Hold to the Precious Few

Day 301 of A Year of War and Peace

Petya Rostov has no chill. A Mojavean thirst for glory scrambles his mind into miscellany and his speech into senselessness. He seeks to slake his thirst by joining Denisov’s guerrilla detachment. What Petya wants here is an opportunity for heroic exploit but what he needs is a therapeutic dose of adderal and a seat for one at the children’s table. His impulsive behavior and imprudent conduct betray an immature mind ignorant of proper disposition.

His first error is in disobeying his general. That general dispatched him to Denisov’s detachment but forbade him from taking part in any action while there. Clearly, Petya’s design for future honor as a war hero means he will disobey this command.

His second error is in talking too much at dinner. Epictetus warns about such gratuitous speech. “And let silence be the general rule,” he writes, “or let only what is necessary be said, and in few words. And rarely when the occasion calls we shall say something; but about none of the common subjects.” Petya takes his talk in another direction, maniacally spouting off a scattered potpourri of inanity about knives, raisins, coffee pots and flints.

His final error is the father of his first two: He focuses too much on the future at the expense of the present. Tolstoy describes Petya’s high delight and blissful excitement as leading him to be “always in a hurry to get where he was not.” The place he wants to get is a future crowned in the noble renown of martial triumph. There are at least two problems with this. The first is that the future is traversed only over the bridge of the present. So he won’t get there then if he doesn’t pay attention now. More importantly, however, the celebrity he seeks is a dissipating mist, an evanescent chimera. It is a feat that might be grasped but can never be held. Better to focus on the only time he truly has control over. He must understand that, to quote a philosopher who has wrestled with this issue, the time is now.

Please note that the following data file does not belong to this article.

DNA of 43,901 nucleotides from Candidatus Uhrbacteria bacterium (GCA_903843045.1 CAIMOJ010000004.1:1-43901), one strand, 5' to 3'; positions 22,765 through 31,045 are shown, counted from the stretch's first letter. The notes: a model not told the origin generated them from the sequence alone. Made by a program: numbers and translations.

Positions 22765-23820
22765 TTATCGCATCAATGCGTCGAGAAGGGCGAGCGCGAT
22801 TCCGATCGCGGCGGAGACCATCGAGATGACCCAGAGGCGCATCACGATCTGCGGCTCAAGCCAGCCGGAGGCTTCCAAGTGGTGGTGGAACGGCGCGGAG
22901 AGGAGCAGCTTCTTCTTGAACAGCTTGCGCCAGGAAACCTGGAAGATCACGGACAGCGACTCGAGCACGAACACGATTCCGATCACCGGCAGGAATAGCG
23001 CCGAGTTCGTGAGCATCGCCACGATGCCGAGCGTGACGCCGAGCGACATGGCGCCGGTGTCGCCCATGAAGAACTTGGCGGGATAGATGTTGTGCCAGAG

Cast aside other things, hold to the precious few, and besides bear in mind that every man lives only in the present, which is an indivisible point, and that all the rest of his life is either past or is uncertain. Brief is man’s life and small the nook of the earth where he lives; brief, too, is the longest posthumous fame, buoyed only by a succession of poor human beings who will very soon die and who know little of themselves, much less of someone who died long ago.

Marcus Aurelius, Meditations

This is the three hundred and first installment in a daily, yearlong, chapter-by-chapter reading devotional and meditation on Leo Tolstoy’s War and Peace. For more information on this project please read the introduction to the series here.

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